See updated material below – reply to a critic.
Of faith and circumcision: Can the religious beliefs of parents justify the nonconsensual cutting of their child’s genitals?
Circumcising minors on religious grounds amounts to grievous bodily harm according to a German court ruling issued on Tuesday. AFP News reports:
The regional court in Cologne, western Germany, ruled that the “fundamental right of the child to bodily integrity outweighed the fundamental rights of the parents. The religious freedom of the parents and their right to educate their child would not be unacceptably compromised, if they were obliged to wait until the child could himself decide to be circumcised.”
Some Jewish groups are up in arms. They insist that God has “non-negotiably” required that circumcision take place on precisely the eighth day after birth; hence waiting to perform the operation until the child could consent would amount to breaking this keystone covenant with their deity. Using the force of law to delay circumcision, then, is no different from banning it outright, since a delayed circumcision is religiously meaningless.
I don’t find this argument very compelling.
Cory Doctorow makes a simple but important point in the Guardian: censorship today is inseparable from surveillance. In modern media preventing people from seeing proscribed information requires systems that monitor their activity. To implement copyright-protecting censorship in the UK systems must be in place to track where people seek to access and compare it to a denial list, in whatever medium is used.
The smith was working hard on making a new tool. A passer-by looked at his work and remarked that it looked sharp and dangerous. The smith nodded: it needed to be very sharp to do its work. The visitor wondered why there was no cross-guard to prevent the user’s hand to slide onto the blade, and why the design made it easy to accidentally grip the blade instead of the grip. The smith explained that the tool was intended for people who said they knew how to use it well. “But what if they were overconfident, sold it to somebody else, or had a bad day? Surely some safety measures would be useful?” “No”, said the smith, “my customers did not ask for them. I could make them with a slight effort, but why bother?”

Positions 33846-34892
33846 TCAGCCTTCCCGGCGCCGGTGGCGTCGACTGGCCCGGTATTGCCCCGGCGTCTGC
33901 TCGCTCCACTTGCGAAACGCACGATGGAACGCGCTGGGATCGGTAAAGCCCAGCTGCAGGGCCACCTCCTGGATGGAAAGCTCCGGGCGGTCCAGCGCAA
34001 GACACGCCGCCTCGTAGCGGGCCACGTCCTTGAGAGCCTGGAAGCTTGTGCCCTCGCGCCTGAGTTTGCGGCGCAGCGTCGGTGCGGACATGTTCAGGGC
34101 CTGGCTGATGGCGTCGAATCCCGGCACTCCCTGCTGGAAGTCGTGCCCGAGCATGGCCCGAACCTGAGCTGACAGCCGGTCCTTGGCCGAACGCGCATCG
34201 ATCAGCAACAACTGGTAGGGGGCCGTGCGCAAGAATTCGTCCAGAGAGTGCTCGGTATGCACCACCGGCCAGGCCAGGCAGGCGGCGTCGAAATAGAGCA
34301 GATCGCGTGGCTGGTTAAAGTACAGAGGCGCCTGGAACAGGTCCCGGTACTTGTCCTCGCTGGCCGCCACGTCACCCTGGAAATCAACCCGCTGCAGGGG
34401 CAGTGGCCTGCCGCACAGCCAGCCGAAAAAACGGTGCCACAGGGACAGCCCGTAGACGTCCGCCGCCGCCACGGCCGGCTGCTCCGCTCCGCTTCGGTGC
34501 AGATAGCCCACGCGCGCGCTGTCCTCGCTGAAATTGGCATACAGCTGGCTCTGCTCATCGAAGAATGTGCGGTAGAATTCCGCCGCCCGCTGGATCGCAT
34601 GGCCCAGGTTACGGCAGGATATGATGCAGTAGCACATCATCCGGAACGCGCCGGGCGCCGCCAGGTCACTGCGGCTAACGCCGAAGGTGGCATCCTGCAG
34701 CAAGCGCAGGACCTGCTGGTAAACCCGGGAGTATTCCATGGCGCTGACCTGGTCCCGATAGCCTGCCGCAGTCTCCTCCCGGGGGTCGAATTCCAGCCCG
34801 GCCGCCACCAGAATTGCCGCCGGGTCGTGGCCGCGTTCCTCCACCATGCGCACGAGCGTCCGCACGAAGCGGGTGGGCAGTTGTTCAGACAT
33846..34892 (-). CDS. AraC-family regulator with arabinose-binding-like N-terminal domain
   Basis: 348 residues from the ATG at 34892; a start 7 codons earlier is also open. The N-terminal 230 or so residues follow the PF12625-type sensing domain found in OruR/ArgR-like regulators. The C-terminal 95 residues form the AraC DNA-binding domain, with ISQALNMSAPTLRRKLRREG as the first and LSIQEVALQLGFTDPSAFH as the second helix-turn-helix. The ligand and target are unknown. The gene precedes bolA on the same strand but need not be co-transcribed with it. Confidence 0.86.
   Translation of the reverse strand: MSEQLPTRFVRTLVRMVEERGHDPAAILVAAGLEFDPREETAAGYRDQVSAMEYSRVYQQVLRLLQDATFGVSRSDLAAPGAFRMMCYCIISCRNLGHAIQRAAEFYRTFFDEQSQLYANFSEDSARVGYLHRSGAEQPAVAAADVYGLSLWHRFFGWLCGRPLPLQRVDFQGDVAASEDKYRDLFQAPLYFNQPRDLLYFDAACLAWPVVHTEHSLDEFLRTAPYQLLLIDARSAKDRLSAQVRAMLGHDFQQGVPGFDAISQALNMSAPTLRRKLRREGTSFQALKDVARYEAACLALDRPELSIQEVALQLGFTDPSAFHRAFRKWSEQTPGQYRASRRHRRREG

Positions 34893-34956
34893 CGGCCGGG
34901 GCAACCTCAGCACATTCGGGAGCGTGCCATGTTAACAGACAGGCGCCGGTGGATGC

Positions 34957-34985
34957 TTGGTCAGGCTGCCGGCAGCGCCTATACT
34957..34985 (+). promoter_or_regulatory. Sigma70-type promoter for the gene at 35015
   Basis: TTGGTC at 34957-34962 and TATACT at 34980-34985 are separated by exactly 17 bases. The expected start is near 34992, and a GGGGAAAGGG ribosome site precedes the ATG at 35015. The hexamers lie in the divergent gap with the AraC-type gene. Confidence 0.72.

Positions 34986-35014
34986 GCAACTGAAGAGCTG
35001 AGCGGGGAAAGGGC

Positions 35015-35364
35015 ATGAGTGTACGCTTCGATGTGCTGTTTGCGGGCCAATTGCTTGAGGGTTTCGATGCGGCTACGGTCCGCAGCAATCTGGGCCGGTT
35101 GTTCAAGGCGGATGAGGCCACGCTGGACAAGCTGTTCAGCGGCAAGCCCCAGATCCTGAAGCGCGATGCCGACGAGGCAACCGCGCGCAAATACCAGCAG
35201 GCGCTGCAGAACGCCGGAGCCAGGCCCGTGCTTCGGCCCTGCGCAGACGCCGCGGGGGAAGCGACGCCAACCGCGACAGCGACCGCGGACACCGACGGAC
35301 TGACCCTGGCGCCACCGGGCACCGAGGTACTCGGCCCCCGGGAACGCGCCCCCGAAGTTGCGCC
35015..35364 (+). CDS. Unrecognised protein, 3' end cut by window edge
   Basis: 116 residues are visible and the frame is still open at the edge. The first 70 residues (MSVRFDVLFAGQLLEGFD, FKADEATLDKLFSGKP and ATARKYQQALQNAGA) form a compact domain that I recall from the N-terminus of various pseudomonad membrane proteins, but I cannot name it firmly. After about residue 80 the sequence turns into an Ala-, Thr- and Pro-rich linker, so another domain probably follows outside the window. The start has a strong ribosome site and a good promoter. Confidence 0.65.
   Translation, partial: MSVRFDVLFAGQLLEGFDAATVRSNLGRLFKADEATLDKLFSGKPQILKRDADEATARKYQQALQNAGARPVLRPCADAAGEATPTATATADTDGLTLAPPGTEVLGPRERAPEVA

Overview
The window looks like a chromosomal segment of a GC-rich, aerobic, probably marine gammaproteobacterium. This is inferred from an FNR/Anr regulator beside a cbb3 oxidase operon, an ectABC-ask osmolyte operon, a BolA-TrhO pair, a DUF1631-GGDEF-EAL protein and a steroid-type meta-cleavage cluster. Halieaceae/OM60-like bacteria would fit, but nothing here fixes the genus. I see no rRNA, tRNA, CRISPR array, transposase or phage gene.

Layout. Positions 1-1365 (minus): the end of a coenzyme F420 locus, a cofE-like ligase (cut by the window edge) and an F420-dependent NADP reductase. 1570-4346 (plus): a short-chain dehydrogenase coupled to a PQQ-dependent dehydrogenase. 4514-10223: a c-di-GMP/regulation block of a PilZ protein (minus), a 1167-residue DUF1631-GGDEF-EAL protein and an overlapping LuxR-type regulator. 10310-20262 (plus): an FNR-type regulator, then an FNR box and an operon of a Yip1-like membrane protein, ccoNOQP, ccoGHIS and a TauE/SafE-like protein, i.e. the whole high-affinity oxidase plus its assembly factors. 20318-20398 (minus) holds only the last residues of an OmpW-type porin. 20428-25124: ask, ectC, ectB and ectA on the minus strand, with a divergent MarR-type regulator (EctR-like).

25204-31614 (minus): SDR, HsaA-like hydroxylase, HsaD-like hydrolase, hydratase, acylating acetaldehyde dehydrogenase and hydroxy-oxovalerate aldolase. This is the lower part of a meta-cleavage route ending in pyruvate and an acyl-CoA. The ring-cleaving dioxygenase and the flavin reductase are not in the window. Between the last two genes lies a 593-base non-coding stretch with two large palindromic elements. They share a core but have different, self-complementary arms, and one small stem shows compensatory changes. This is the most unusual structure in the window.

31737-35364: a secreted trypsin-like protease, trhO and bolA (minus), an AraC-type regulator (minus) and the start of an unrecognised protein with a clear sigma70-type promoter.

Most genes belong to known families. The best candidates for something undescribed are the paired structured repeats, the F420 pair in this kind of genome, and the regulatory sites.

Would we say the smith was doing his job in an ethical manner?
Here are two other pieces of news: Oxford City Council has decided to make it mandatory for taxicabs in Oxford to have CCTV cameras and microphones recording conversations of the passengers. As expected, many people are outraged. The stated reason is to improve public safety, although the data supporting this decision doesn’t seem to be available. The surveillance footage will supposedly not be made available other than as evidence for crimes, and not stored for more than 28 days. Meanwhile in the US, there are hearings about the Stop Online Piracy Act (SOPA) and the PROTECT IP Act, laws intended to make it easier to block copyright infringement and counterfeiting. Besides concerns that critics and industries most affected by the laws are not getting access to the hearings, a serious set of concerns is that they would make it easy to censor websites and block business on fairly loose grounds, with few safeguards against false accusations (something that occurs regularly), little oversight, few remedies for the website, plus the fact that a domestic US law would apply internationally due to the peculiarities of the Internet and US legal definitions.
Right now, by sheer chance I am sitting in the same chair, in the same place in Stockholm, as when I first heard the news about the Chernobyl accident. But today it is the Fukushima nuclear plant in Japan that has had an explosion.There are interesting lessons in how the two disasters have been playing out. Continue reading